13 there are many parallels to neuroprivacy concerns, it should be kept in mind that at the moment, genetic privacy concerns rarely involve liberty interests. When thinking about neuroprivacy, one should keep in mind the range of situations where brain scans could be at issue and the pace at which technology and research may advance in this field. June 2005 The Committee on Science and Law Andrew Mandell, Chair* Matthew S. Haiken, Secretary Christian Bleiweiss*** Eileen Mary Breslin Marc Bruzdziak Peter J. Castellano Joseph Evall Arnold D. Fleischer Adam Prescott Forman Alexis Gorton Drexel B. Harris Howard Kleinhendler Denice Krez Stephanie R. Mann* Ferris Nesheiwat Joan F. Peters** Irwin Pronin Catherine M. Purdon* Nina Reddy William J. Rold Allen I. Rubenstein Sima Shapiro Andrew M. St. Laurent Leslie Carol Treff Donna Werner * Member of Subcommittee who drafted or substantially contributed to Report. ** Editor in Chief of Report. *** Former Member of Subcommittee who drafted or substantially contributed to Report. The Committee thanks law students Anne Elise Herold Li, Ann Hillam McGraw and Minna Oh who provided invaluable research assistance. In addition, the Committee thanks Drew Harris, Harvey Bluestone and Deola Taofik-Adekanmbi Ali for their participation. Footnotes 1. The term was used by the organizers of Neuroethics: Mapping the Field, a conference for neuroscientists, bioethicists, doctors of psychiatry and psychology, philosophers, and professors of law and public policy in San Francisco, CA, sponsored by the Dana Foundation on May 13-15, 2002 [hereinafter Neuroethics ].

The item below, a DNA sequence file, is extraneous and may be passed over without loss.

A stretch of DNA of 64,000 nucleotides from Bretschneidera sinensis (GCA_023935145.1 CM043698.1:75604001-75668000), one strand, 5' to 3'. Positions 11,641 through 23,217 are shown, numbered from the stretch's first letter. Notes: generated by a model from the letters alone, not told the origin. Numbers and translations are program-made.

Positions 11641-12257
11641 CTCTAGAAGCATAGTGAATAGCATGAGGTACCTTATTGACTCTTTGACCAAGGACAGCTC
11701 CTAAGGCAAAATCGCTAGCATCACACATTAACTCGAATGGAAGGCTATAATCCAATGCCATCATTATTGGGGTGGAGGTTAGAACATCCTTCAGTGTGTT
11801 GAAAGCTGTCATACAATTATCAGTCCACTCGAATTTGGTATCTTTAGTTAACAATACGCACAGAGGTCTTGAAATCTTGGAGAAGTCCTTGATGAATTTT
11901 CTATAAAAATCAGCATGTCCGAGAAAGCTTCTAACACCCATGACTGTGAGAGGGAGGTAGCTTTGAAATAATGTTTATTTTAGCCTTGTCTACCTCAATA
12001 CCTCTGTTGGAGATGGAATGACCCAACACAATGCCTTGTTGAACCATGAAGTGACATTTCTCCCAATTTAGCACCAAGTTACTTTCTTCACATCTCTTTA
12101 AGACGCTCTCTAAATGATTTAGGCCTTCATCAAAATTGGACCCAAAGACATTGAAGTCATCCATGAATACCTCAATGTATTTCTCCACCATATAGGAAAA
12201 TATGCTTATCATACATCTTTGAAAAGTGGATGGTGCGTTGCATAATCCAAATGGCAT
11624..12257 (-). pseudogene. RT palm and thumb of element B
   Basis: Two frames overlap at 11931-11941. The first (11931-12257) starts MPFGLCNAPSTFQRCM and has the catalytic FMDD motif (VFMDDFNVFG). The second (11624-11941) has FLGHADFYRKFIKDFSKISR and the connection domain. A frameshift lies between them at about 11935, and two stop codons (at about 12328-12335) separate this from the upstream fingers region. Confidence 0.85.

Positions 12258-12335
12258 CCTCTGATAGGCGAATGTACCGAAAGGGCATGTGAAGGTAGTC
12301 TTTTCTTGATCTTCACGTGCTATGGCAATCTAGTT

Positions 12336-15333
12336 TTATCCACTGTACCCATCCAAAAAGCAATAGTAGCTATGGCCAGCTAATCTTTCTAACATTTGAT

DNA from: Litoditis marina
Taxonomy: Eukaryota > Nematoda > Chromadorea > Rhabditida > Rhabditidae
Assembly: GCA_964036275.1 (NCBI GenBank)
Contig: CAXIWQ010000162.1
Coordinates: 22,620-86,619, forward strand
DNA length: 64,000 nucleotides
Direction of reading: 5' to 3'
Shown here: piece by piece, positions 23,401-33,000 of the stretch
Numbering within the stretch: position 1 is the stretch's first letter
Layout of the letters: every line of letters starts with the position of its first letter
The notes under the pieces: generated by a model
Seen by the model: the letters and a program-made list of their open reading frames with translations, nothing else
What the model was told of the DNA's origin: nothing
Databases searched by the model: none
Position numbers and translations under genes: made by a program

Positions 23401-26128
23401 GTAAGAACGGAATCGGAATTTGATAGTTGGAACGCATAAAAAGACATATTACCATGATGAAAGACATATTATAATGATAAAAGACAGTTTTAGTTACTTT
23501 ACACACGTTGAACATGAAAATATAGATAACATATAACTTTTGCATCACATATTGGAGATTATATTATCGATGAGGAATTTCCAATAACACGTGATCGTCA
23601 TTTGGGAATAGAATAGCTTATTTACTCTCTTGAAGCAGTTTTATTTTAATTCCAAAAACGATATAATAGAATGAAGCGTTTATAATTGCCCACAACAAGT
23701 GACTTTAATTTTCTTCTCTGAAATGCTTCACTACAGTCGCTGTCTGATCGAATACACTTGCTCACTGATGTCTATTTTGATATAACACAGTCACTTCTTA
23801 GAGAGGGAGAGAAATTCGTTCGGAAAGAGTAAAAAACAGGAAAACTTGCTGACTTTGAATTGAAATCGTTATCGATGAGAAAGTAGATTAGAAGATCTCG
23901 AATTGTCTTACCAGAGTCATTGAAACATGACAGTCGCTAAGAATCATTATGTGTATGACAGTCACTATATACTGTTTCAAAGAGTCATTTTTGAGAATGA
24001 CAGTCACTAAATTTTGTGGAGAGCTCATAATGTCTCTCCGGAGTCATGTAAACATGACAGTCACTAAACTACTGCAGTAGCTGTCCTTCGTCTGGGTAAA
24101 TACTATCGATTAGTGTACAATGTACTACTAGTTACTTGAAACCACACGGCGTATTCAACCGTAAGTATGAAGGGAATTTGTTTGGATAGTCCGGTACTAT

14 2. In the Philadelphia Inquirer, John Timpane wrote, What if a brain-scan screener at the airport goes off, and I m not allowed on the plane because I might be a troublemaker or a terrorist?..previously private aspects of my personality have been rendered public. Which leads to a chilling question: What if my thoughts cease to be my property? John Timpane, Philadelphia Inquirer, January 25, 2004 at. C1); See also Carey Goldberg, Some Fear Loss of Privacy as Science Pries into Brain, BOSTON GLOBE, May 1, 2003, at A1. 3. Proceedings, Caplan, Neuoroethics, p See J. O C. Hamilton, If They Could Read Your Mind, Stanford Magazine (January/February 2004) available at <http://www.stanfordalumni.org/news/magazine/2004/janfeb/features/neuroethics.html> [hereinafter Stanford ]; see also R. Bailey, The Battle For Your Brain (February 2003) available at <http://www.reason.com/0302/fe.rb.the.shtml>; see also S.A.Falkenheimer, Brain Monitoring: An Ethical Assessment, Commentary: Center for Bioethics and Human Dignity (June 20, 2003), available at <http://www.cbhd.org/resources/ biotech/falkenheimer_ _print.htm> [hereinafter Brain Monitoring ]. 5. Stedman s Medical Dictionary, 24th Ed., p. 949 (1982). 6. Non-invasive exertion of influence on the brain usually refers to designing and applying drugs that affect brain performance. While the main focus used to be on improving mood, cognition or behavior, it appears to have shifted from the healing of brain disorders or malfunctions toward enhancing normal brain functioning. Enhancement of mood, cognition and vegetative functions is being studied. Pharmacological manipulations can alter cognitive abilities, including attention and memory. Attention, for example, is primarily modulated by dopamine and norepinephrine. Ritalin and Adderol affect both systems. In normal individuals, these drugs induce reliable changes in vigilance, response time and higher cognitive functions. Similarly, impulsive violence has been linked to certain abnormalities in the levels of the neurotransmitter seratonin and Fluoxetine was found to be helpful to reduce aggression in patients with personality disorders. For any person deemed a threat to self or others, including criminal offenders, judges routinely order compliance with medication. Court-ordered therapy is not limited to people who have a medically diagnosed illnesses, so as new drugs are developed, they will likely be prescribed for offenders. 7. The possibility of directly designing and constructing the brain through sophisticated technology is increasing. Although the outsourcing of certain brain functions to big computer networks or the use of the brain to intuitively control machines seems still to be far in the future, advances are already impressive. Researchers in California have presented the idea of building and implementing a brain prosthesis an artificial hippocampus. Unlike devices such as cochlear implants, which merely stimulate brain activity, a silicon chip implant would perform the same processes as the damaged part of the brain it is replacing. This might be a way to help people who have suffered brain damage due to stroke, epilepsy or Alzheimer s disease. Here too, the initial focus would probably be on healing brain disorders but might soon expand to computer augmented brain enhancements. 8. Robert Mathias, The Basics of Brain Imaging, NIDA Notes, Volume 11, Number 5, November/December RSNA, Diagnostic Radiology, at: 10. Martha J. Farah and Paul Root Wolpe. Monitoring and manipulating brain function: new neuroscience technologies and their ethical implications. The Hastings Center Report 34 (3): (May 2004). 11. Id., p Proceedings, Damasio, Neuoroethics, p Farah, M.J. Emerging ethical issues in neuroscience. Nat. Neurosci.5, (2002), at Hart, A., Whalen P., McInerney S., Fischer H., Rauch S. Differential response in the human amygdala to racial outgroup vs ingroup face stimuli. Neuroreport 11, (2000). 15. Phelps, EA., O Connor KJ, Cunningham WA, Funayama ES, Gatenby JC, Gore JC, Banaji MR. Performances on indirect measures of race evaluation predicts amygdala activation. J. Cogn. Neurosci. 12, (2000). Etkin A, Klemenhagen KC, Dudman JT, Rogan MT, Hen R, Kandel ER, Hirsch J. Individual differences in trait anxiety predict the response of the basolateral amygdala to unconsciously processed fearful faces. Neuron 44(6): (16 Dec 2004). 16. Nunez JM, Casey BJ, Egner T, Hare T, Hirsh J. Intentional false responding share neural substrates with response conflict and cognitive control. Neuroimage 25(1): (Mar 2005).